From Prasad R. Kudalkar, MD, Medical Oncologist and Hematologist with OHC

October 11, 2021

A recent study conducted by researchers at the University of Oklahoma Health Sciences Center revealed that nearly 90% of American adults have inadequate knowledge of palliative care. Why is there a tremendous knowledge gap about a healthcare service proven to optimize treatment, improve quality of life, extend life, and reduce both hospitalizations and healthcare costs? My OHC colleagues and I want to bring more awareness to critical supportive care services for patients with chronic illnesses including cancer.

Oftentimes, the terms palliative care and supportive care are used interchangeably to refer to specialized medical care aimed at improving the quality of life for people living with a serious illness. The Multinational Association of Supportive Care in Cancer defines supportive care in cancer as the prevention and management of the adverse effects of cancer and its treatment.

In 2017, the American Society of Clinical Oncology (ASCO) recommended that every person diagnosed with advanced stage cancer receive palliative/supportive care within eight weeks of diagnosis. OHC has a Supportive Care Program available to all patients at every stage of their cancer journey, from diagnosis, through treatment, survivorship, and end-of-life care. Our doctors and advanced practice providers help patients manage their disease symptoms and treatment side effects while openly discussing physical, emotional, social, and spiritual well-being. And, we’re here to offer support to loved ones and caregivers who often cope with a barrage of emotions and uncertainties that can affect their welfare.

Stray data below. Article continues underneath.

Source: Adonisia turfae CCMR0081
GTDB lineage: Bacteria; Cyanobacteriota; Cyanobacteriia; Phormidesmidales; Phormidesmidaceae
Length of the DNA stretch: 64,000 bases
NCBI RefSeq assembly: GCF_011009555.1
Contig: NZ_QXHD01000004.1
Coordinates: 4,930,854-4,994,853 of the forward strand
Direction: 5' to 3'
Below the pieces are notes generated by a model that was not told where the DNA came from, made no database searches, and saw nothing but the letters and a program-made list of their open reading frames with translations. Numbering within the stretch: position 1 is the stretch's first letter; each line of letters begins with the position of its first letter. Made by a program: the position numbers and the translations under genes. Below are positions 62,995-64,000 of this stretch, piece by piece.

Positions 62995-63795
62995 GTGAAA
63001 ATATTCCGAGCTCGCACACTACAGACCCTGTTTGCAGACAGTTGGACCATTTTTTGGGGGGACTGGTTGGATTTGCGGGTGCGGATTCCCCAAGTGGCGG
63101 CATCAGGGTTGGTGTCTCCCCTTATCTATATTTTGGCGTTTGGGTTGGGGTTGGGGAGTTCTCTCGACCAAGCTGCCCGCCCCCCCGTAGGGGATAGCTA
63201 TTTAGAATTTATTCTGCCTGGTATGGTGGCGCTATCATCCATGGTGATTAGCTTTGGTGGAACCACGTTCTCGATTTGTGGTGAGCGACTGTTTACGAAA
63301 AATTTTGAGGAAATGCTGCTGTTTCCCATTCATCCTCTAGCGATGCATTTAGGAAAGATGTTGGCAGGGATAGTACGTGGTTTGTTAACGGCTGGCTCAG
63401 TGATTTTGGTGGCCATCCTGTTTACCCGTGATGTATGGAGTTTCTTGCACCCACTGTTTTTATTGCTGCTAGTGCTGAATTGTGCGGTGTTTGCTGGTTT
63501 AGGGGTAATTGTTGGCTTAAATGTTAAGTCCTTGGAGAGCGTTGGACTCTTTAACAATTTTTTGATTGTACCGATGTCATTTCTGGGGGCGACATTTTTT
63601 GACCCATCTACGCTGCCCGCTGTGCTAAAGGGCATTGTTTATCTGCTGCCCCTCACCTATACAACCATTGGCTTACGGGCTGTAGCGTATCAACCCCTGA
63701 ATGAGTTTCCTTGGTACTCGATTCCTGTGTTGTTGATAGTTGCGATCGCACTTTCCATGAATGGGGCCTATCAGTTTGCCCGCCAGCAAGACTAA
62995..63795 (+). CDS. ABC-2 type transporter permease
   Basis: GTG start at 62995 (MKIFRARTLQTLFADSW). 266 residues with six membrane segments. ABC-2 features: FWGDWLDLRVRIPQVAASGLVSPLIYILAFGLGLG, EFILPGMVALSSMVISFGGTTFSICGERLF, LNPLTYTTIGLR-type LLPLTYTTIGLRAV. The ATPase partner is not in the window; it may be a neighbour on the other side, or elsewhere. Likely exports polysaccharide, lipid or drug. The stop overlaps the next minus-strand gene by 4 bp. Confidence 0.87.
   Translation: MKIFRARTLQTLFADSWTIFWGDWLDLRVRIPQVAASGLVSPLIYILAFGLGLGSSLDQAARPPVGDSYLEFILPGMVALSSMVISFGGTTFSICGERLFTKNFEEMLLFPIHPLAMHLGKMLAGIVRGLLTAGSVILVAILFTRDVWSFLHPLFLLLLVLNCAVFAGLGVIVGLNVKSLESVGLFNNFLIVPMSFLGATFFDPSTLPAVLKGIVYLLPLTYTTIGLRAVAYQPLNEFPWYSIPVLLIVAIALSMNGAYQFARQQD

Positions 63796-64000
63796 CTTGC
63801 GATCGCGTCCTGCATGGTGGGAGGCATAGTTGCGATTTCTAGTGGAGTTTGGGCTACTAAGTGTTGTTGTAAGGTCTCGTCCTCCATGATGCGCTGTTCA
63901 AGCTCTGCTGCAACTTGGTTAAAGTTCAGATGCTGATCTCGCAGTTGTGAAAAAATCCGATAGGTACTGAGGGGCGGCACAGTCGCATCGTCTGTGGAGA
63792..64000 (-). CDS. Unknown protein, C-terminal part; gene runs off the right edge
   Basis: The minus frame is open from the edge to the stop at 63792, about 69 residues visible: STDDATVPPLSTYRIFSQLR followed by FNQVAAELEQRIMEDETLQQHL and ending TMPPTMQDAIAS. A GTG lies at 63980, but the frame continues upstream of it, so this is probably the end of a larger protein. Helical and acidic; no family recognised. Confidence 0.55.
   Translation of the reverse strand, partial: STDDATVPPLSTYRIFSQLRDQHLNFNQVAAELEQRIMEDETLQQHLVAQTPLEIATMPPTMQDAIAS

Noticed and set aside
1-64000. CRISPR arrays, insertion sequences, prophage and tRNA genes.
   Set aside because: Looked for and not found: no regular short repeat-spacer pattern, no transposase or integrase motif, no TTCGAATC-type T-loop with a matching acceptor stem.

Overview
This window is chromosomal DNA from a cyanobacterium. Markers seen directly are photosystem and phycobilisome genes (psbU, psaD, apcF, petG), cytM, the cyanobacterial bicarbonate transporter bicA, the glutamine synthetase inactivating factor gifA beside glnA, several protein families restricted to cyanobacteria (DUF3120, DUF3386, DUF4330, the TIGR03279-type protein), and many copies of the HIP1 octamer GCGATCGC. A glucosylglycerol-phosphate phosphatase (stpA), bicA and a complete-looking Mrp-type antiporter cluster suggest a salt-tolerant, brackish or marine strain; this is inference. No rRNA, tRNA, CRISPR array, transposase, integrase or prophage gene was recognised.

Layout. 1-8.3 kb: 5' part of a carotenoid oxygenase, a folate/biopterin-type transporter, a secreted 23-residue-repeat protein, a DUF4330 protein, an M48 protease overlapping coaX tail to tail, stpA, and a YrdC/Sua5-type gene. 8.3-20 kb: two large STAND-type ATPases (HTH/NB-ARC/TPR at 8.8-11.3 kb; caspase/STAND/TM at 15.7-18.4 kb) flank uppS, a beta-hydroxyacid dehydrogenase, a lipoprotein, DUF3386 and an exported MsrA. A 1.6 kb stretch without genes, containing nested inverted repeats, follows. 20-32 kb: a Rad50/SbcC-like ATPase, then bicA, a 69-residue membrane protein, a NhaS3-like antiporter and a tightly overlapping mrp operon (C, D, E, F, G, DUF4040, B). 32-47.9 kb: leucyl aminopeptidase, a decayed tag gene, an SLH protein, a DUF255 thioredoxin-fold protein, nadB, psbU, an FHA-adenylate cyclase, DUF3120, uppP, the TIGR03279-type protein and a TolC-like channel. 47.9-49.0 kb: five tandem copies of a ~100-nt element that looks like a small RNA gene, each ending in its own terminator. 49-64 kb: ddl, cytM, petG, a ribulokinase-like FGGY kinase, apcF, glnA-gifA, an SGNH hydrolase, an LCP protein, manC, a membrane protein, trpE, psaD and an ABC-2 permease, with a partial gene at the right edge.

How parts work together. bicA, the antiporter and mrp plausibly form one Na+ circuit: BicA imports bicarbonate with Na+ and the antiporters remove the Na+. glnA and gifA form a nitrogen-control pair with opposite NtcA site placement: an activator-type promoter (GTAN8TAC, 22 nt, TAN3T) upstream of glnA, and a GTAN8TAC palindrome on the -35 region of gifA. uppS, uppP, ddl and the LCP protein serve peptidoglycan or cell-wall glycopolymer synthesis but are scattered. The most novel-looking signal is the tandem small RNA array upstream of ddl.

At OHC, our multidisciplinary team encourages palliative/supportive care conversations with patients and their loved ones. Furthermore, we need to overcome the misconception that palliative/supportive care is equivalent to end of life care. While palliative/supportive care does include advanced care planning, it seeks to prolong life while providing for an enhanced quality of life.

As cancer treatment advances rapidly evolve, more patients are surviving longer. Healthcare providers must evaluate patient rehabilitation and equip patients with the tools they need to return to their normal activities. Moreover, new therapies have the potential to create new side effects. Palliative/supportive care calls us to understand these effects and assist patients with management.

Patients should feel empowered to have a voice in their care, sharing their priorities and treatment goals. As patients entrust their healthcare to us, my colleagues and I offer them options and resources that will optimize treatment and help them achieve more independence.

Saturday was World Hospice and Palliative Care Day. At OHC, we hope to create more understanding around the subject of palliative/supportive care and we urge all cancer patients to have open discussions with their healthcare providers about their treatment goals and matters affecting their quality of life. For more information on OHC’s Supportive Care Program or to request a second opinion, call 1-888-649-4800 or visit ohcare.com.

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